Date of Award
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Bachelor of Arts
Dawn M. Carone
As the study of genome regulation is moving to understand the essential functions performed by long non-coding RNAs (lncRNAs), once written off as “junk”, and biophysical studies are revealing the role of phase-separated condensates in nuclear organization, Human Satellite II (HSATII) RNAs present an advantageous opportunity to synthesize these complementary approaches. HSATII DNA, found on the heterochromatic pericentromeres of many human chromosomes, is transcriptionally repressed in normal cells, but misregulation of these genomic regions in a variety of cancer cell lines allows for their aberrant transcription. These highly repetitive HSATII RNAs aggregate into large focal accumulations immediately adjacent to their sites of transcription and bind to gene expression regulatory proteins such as methyl-CpG binding protein 2, MeCP2. Here, I present evidence that HSATII RNAs possess folded secondary structures which allow them to self-assemble into spherical droplets via liquid-liquid phase separation in vitro. Further, I show how these structures can be disrupted in vivo, providing a platform for testing key hypotheses regarding HSATII RNA droplet structure and their ability to sequester nuclear proteins such as MeCP2. Future work on HSATII RNA folding and their ability to form multivalent RNA-RNA, RNA-protein interactions in vivo will build upon a growing understanding of lncRNAs’ regulatory capacity and their role as organizers of liquid-like nuclear compartments.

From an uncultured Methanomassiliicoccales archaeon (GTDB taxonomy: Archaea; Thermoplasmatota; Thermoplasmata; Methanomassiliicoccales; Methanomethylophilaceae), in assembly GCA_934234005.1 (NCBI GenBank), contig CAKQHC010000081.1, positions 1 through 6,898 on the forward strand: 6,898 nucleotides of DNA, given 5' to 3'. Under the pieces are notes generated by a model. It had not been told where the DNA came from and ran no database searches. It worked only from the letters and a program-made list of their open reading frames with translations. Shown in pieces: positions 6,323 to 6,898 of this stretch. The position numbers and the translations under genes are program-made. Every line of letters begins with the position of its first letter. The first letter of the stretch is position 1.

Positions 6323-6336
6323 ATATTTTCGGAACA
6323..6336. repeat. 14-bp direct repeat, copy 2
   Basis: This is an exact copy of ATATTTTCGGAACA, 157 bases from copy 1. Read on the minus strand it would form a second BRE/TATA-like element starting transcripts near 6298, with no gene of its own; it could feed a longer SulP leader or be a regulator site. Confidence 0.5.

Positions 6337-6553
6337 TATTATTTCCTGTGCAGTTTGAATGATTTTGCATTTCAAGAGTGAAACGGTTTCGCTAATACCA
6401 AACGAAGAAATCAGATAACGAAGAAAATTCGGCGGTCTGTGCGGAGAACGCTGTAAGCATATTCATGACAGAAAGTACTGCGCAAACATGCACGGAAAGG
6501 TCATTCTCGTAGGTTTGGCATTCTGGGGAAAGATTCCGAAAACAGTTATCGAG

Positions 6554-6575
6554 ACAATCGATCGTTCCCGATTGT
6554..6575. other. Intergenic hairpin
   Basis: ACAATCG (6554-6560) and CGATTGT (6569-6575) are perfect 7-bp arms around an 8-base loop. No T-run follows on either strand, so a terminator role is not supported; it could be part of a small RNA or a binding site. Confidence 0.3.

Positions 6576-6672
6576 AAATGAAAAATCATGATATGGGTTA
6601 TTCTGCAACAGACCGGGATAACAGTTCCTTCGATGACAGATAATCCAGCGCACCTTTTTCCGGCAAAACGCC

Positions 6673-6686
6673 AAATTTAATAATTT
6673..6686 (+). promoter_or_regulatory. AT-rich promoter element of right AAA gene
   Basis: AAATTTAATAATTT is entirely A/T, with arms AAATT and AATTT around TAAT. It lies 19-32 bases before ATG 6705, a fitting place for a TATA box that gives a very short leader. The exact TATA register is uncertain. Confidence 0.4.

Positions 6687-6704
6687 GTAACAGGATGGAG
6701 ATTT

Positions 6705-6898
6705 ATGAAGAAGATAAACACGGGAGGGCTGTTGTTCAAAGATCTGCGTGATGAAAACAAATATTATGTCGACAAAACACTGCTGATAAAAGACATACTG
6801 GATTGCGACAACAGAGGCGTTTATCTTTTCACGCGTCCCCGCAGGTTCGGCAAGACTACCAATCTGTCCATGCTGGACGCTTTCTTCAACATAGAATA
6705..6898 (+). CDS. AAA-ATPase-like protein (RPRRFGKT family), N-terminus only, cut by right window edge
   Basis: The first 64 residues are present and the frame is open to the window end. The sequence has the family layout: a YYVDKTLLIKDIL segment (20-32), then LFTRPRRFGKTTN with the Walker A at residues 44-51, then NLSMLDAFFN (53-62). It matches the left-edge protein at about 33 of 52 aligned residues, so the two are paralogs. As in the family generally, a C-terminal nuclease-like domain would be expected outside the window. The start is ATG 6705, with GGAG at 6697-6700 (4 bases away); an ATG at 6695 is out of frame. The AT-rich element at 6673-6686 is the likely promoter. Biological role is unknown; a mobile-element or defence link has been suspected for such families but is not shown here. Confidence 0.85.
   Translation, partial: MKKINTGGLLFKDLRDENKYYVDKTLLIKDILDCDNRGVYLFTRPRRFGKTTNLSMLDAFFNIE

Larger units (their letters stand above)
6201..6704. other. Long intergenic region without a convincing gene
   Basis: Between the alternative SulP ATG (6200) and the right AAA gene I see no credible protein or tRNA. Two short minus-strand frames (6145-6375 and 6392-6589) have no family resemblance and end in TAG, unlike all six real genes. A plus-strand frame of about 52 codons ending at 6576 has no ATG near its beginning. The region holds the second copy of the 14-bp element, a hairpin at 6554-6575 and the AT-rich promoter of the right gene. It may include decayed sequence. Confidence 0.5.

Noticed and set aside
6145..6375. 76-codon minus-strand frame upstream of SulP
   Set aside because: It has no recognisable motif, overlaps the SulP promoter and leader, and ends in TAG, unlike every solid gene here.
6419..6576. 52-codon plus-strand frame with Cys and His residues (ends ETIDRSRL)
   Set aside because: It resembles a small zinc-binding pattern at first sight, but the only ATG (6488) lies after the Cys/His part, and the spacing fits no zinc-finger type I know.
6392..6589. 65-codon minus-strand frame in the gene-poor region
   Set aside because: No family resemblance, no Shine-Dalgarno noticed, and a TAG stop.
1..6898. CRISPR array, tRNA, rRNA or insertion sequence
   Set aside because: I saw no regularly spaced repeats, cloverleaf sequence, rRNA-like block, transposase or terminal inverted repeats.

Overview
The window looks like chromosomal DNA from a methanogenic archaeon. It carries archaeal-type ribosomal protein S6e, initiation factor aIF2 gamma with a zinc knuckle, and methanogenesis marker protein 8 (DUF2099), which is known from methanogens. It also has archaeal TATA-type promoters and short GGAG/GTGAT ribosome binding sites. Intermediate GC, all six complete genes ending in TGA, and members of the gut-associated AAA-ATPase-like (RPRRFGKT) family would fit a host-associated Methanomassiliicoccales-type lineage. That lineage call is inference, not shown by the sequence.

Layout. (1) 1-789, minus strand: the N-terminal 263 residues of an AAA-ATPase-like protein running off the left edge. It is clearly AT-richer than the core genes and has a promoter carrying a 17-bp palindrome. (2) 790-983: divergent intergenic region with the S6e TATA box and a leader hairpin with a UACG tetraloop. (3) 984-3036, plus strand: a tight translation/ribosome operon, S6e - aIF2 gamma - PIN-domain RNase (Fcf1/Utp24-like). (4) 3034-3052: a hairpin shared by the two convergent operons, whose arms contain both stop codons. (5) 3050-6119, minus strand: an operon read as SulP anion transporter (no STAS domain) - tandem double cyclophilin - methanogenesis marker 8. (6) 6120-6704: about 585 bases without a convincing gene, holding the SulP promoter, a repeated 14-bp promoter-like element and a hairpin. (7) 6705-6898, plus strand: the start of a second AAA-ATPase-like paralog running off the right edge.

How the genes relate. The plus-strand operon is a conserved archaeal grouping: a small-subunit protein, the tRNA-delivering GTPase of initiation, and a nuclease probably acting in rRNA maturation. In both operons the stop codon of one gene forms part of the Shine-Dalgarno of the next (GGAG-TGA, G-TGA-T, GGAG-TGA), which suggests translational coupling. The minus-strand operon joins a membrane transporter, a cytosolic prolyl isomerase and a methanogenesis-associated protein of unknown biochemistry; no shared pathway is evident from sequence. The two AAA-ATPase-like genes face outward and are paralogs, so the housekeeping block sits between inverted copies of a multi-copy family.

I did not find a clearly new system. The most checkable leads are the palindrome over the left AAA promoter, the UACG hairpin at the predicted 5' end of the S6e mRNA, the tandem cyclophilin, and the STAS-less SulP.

Rubien, Jack D. , '20, "RNA Phase Separation in Cancer: Investigating HSATII RNA folding and function" (2020). Senior Theses, Projects, and Awards. 161.